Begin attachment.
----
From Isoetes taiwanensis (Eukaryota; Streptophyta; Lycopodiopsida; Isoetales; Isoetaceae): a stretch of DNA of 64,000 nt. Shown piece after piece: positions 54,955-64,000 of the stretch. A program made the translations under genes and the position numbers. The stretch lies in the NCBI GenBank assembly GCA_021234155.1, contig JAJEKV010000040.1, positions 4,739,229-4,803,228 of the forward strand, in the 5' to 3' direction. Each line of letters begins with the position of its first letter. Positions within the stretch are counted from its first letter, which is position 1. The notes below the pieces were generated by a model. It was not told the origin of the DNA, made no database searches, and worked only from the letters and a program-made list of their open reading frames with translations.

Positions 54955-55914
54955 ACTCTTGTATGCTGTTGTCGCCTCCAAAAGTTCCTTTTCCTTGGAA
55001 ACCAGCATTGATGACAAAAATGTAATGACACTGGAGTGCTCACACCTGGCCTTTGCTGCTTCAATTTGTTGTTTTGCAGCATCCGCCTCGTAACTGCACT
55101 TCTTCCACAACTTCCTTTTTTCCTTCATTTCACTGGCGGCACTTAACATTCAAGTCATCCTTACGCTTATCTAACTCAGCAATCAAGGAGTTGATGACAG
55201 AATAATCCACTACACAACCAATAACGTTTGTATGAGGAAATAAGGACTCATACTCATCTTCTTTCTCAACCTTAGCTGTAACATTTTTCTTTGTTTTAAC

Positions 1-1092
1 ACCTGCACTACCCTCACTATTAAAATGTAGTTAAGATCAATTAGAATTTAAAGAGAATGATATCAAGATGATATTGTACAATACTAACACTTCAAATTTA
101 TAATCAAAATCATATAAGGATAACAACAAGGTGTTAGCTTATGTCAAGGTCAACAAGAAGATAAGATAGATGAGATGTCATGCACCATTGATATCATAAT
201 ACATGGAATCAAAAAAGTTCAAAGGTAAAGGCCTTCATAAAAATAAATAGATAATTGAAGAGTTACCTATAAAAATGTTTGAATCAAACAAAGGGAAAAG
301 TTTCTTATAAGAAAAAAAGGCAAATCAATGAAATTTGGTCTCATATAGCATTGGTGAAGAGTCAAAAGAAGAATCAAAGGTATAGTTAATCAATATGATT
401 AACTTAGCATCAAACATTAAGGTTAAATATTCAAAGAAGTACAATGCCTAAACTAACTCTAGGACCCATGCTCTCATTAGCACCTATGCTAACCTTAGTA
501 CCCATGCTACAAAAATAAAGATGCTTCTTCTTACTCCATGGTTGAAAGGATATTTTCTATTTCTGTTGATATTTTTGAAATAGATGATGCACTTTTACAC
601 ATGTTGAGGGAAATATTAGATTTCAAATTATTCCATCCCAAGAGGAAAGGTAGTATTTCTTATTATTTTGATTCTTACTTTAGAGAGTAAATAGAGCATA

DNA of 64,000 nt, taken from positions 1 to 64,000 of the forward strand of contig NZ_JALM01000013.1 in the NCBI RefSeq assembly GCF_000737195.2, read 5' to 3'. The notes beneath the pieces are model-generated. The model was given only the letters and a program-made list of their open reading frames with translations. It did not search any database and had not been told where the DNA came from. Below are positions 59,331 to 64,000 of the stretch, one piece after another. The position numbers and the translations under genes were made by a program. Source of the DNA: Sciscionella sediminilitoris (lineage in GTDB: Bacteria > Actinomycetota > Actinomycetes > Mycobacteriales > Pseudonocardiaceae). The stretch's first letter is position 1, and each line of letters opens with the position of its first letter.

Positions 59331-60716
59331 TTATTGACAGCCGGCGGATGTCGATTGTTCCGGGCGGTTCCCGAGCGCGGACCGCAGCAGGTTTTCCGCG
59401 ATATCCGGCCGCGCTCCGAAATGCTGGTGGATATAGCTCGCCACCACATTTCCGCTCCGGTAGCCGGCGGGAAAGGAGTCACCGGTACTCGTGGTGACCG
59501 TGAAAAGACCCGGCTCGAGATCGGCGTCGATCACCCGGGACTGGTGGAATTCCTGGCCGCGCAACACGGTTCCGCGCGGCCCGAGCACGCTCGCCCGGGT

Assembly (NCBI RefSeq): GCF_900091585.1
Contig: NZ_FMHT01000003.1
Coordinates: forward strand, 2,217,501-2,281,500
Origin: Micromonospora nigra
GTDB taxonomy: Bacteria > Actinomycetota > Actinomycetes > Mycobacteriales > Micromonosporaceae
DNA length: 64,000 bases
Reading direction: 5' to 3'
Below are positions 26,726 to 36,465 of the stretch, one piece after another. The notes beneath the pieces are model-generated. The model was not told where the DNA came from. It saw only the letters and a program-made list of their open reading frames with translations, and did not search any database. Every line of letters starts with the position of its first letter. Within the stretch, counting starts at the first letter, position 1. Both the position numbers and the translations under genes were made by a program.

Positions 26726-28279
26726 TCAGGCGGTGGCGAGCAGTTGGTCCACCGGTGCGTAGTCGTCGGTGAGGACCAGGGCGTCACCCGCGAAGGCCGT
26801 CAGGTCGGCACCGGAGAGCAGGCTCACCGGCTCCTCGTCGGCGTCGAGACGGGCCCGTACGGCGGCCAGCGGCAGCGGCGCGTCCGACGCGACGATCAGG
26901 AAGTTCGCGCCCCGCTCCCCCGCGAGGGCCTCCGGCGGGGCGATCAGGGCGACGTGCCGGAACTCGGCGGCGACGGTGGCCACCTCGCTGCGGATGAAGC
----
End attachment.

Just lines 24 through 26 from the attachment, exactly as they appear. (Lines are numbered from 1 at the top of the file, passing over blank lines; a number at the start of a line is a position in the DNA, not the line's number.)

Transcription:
GTDB taxonomy: Bacteria > Actinomycetota > Actinomycetes > Mycobacteriales > Micromonosporaceae
DNA length: 64,000 bases
Reading direction: 5' to 3'